Living downtown has a rhythm. My husband and I walk to the coffee shop, the butcher, and church. We sit on our front porch and visit with neighbors. And we take our early morning runs around town, being sure to finish up on Caroline Street to check out the latest window displays.
I also find downtown a perfect place for an introvert. Working from home most days means I can go hours without talking to anyone. Not that I mind. Actually, spending time with myself is pleasant.
Before you assume some mental disorder, let me assure you. I do love people. On my walks around town, I enjoy running into friends. Many weekends, we meet up with others for dinner. And we try to make monthly trips to the “big city” (either north or south) for concerts and plays.
But given a choice between spending time curled up on my sofa reading or attending a loud party, well, I usually lean toward the sofa. So during the week when I realize that I have spent four or five hours working on something, and I’ve yet to speak a word, I usually put on my coat and head out the door.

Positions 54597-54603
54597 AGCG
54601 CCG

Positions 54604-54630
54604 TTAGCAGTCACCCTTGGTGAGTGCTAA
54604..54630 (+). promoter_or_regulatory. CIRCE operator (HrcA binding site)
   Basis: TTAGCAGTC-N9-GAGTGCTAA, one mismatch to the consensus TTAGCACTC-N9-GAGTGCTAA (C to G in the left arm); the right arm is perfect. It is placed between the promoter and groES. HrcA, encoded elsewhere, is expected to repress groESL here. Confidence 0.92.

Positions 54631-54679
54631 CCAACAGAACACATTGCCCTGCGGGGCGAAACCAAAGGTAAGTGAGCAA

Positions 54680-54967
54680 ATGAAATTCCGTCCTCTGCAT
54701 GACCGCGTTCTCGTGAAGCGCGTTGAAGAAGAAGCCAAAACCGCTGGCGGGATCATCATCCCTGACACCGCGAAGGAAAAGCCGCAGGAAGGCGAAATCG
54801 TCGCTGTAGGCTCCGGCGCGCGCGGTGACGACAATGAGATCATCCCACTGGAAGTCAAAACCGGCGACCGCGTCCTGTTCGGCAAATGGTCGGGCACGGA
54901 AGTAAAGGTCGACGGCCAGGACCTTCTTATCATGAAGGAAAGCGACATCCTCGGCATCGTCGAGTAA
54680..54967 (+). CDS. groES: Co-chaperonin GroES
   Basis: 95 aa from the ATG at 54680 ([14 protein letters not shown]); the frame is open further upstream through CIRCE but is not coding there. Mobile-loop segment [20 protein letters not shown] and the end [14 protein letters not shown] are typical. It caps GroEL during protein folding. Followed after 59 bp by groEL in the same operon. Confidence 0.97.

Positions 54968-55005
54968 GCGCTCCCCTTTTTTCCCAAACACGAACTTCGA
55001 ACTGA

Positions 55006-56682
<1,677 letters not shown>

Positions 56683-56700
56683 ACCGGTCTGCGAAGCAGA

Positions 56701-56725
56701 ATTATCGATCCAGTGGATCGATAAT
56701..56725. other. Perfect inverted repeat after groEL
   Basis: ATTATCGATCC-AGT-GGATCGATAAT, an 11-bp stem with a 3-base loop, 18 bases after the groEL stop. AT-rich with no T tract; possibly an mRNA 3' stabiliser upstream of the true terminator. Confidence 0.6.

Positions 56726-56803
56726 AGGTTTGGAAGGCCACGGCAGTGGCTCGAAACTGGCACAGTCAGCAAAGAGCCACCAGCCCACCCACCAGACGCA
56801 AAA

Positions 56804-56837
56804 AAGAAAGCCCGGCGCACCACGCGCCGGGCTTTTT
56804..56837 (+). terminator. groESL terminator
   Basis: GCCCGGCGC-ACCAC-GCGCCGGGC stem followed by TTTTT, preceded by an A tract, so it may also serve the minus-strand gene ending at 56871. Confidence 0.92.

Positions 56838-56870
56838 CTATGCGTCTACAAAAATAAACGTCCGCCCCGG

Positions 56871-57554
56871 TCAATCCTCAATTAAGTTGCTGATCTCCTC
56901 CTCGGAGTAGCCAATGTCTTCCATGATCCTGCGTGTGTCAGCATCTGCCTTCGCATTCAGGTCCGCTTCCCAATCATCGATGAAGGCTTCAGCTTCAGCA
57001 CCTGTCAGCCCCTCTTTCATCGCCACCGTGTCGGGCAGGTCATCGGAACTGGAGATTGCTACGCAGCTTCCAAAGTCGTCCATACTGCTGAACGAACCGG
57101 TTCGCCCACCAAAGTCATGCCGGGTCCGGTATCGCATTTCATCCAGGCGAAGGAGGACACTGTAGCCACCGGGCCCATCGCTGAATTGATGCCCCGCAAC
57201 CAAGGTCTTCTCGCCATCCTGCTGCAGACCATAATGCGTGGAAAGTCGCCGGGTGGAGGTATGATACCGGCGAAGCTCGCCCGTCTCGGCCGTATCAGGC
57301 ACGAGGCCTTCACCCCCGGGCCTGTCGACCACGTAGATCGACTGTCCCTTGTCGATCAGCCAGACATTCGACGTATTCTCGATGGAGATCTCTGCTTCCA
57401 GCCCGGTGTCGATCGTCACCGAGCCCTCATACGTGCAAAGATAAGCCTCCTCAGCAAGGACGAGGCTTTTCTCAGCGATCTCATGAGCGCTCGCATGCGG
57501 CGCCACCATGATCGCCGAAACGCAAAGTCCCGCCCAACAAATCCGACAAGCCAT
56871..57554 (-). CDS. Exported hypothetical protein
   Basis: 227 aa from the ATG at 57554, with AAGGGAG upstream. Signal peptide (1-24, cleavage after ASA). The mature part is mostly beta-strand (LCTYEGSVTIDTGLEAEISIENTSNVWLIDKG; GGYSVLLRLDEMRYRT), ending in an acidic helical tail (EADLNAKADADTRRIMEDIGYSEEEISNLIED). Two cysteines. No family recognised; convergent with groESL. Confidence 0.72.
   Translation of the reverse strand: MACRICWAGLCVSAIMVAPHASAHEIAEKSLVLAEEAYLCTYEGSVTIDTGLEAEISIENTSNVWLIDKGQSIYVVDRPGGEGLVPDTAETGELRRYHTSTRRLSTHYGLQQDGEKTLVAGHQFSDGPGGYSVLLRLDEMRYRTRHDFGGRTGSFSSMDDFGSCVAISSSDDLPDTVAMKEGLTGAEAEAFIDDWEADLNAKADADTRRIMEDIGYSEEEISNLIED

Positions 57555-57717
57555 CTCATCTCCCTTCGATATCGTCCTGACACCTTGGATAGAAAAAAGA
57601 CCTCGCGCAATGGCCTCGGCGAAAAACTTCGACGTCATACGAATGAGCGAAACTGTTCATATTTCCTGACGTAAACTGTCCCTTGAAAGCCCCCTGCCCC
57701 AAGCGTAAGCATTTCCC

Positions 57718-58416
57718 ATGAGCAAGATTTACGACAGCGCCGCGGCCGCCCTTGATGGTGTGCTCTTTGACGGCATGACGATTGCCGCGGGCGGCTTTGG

The other day, I walked down to Sammy T’s for lunch. I had picked up a few books at Riverby, so I had my head down in one of them. As I ate a lovely squash salad, I heard words from a conversation about a new store drift in and out. I took bites of lunch and gazed up to watch the waiter and then a mother entertaining a toddler in the booth next to me.
Alone but not alone.
Fredericksburg, small but not too small, is filled with places for people like me. I have wonderful extended conversations with Purna Shrestha from Here and Beyond while I pick up a take-out lunch. Checking in with the butcher, I order our Christmas turkey. Later, the experts at Kybecca fill me in on which wine tastes most like the Shiraz I had at a restaurant last week.
Walking home, I bump into Carl and his tiny terrier, out for their daily stroll. We chat for a few moments about house decorations and the traffic.
And then I’m home again, my anxious Golden Retriever waiting for me at the front door.
We settle in for an afternoon of reading and writing–and silence. Lovely.
Language… has created the word “loneliness” to express the pain of being alone. And it has created the word “solitude” to express the glory of being alone. ~Paul Johannes Tillich, The Eternal Now